6. I will think twice before I talk about suffering in a flippant way again.

When I would talk about being willing to suffer for Christ, I had nothing to base it on. I have never suffered anything remotely significant before. It’s easy to say that if you were faced with a situation where you had to choose no suffering or Christ that you’d choose Him. After going through this, I honestly don’t know what I would do in other cases that involved more suffering. I don’t have much confidence in myself. All I know is that the Lord was with me and that He gave me amazing people to help bear the burden. For me, that was enough, and I am grateful. The Lord promised He would be with me, so if that will be true in the future, then I will lean on Him to come through if He calls me to suffer for Him again.

A Timeline

Friends, thank you so much for praying. This battle is winding down, and by God’s grace, the infection is losing. Here’s a brief rundown.

Dec 10: Began to have a toothache on number 31. From here on I began to sleep about 4 hours/night.

Dec 12: Appointment with the dentist, who strongly urged me to have an emergency root canal on 31 because of a large abscess tooth (infection underneath the tooth). I took 4 amoxicillin before the procedure and began taking it after then, along with hydrocodone and 800 mgs of motrin. I had mild swelling at this point.

Dec 16: We called the dentist that morning as the pain and swelling increased a great deal. They noticed #30 also had an abscess. They gave me 20+ shots to attempt to get my mouth numb, but they were unsuccessful. When you have a substantial infection, it blocks the numbness. After trying to attempt the root canal without my mouth being numb, I decided the pain of drilling my tooth was too much to handle.

They referred us to an oral surgeon who took us in that day. He took a thorough x-ray which revealed a large infection under 30-31, which had spread to other parts of the right side of my face. He put me under, pulled 30-31, and put a drain from my face feeding into my mouth, which would hopefully drain the infection (it doesn’t just go away, it has to escape somehow).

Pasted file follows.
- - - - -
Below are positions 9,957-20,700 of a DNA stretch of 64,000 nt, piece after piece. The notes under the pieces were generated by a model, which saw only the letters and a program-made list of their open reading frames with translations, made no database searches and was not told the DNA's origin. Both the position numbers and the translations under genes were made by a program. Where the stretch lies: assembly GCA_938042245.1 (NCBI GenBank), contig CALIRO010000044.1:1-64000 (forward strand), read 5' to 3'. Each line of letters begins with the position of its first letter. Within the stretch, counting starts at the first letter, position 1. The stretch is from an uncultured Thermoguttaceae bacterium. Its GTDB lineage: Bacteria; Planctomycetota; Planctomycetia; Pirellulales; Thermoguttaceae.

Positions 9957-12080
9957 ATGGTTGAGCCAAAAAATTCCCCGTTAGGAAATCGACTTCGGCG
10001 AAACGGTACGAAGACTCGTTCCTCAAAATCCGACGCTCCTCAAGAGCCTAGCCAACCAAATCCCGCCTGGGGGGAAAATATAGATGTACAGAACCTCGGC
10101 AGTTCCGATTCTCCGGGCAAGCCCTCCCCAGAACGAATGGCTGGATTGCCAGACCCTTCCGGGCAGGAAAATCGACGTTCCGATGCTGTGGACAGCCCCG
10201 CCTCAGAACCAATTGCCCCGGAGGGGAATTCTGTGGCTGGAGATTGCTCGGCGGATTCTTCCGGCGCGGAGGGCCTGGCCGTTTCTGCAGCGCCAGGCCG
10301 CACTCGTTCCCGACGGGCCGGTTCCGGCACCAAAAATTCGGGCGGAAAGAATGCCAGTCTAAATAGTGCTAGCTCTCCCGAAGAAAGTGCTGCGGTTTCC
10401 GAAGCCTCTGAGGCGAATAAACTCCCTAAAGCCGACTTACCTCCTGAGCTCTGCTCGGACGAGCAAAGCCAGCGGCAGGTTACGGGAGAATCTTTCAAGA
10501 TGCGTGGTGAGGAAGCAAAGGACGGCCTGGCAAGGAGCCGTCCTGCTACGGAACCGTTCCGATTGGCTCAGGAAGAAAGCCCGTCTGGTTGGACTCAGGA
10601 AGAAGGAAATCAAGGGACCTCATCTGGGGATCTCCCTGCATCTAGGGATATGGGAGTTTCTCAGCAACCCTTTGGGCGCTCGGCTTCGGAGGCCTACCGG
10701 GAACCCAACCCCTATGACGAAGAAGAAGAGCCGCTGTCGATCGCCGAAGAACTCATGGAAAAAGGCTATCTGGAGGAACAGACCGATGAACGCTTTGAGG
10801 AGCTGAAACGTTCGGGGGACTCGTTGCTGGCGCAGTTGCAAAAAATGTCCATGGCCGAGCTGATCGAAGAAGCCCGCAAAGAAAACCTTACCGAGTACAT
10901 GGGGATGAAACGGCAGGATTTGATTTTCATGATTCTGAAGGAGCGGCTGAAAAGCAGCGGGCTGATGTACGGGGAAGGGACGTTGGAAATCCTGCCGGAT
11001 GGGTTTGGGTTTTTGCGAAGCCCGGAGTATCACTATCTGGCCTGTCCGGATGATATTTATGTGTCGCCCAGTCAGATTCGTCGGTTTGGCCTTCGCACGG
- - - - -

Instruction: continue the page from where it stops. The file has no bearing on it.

[To get rid of this kind of infection, three things need to happen: (1) get rid of the source of the infection–aka my two teeth, (2) create an escape route for the infection to drain out, and (3) find the right antibiotic to fight it. The Dr. said in the colonial days, I would have died from this. I wasn’t so sure it wasn’t still the Colonial days.]

The oral surgeon put me on a much stronger anti-biotic, stronger pain meds, and sent me home.

Dec 18: We called the oral surgeon as my swelling had increased and I had not experienced any drainage of the infection, which is necessary to get rid of it. He had us come in that day. He noticed a lump near my chin which was softer (swelling in the face isn’t soft but hard) and red. This was the area where the puss from the infection was settling. It was there that he needed to make an incision to allow the drainage to release.

We went to get a CT scan this day to rule out some really, really serious stuff.

Dr. Gaul stayed late that night to put me under and perform the surgery. He also flushed my face to get as much drainage out as possible. He then stitched a small plastic cylinder in that location to keep my chin open. This would allow drainage throughout the next few days. He also put me on another even stronger antibiotic.

Dec 19: One of the antibiotics had a side effect that made me lose my appetite and caused vomiting. Because I didn’t have much on my stomach and I had ibuprofen and two strong antibiotics on my stomach, I began vomiting that evening. We decided I needed to go to the ER to regain fluids. I spent a few hours there that night. This was the low point of the journey.

Dec 20: All liquid diet and a lot of sleep, including another scrip that calmed my stomach were the theme of this day. The Dr. removed the plastic cylinder from my face as the drainage slowed and swelling began to decrease. I turned a corner this day. Mom and Dad arrived that night to help Lynsey take care of me and the baby.

Dec 21: Same as previous day. More meds, more sleep, more liquid diet. I took a bath this day. Swelling decreased even more. I held Caroline for the first time in a week on this day.

Dec 22: Same as previous day, began small amount of solid foods. Took a shower this day.

Dec 23: The oral surgeon gave us the OK to travel to Arkansas. Ate more solid foods. He also gave us another antibiotic to start after the other two are finished to give a final blow to the infection.

I continue to improve my strength. It’s silly how weak I am. This has been the grand pappy of infections.

Today we asked the oral surgeon about the sample of drainage he took during the surgery a few days prior. He said we shouldn’t worry about that. They would have only needed that if I ended up in ICU. (So glad he didn’t tell us that at the time!)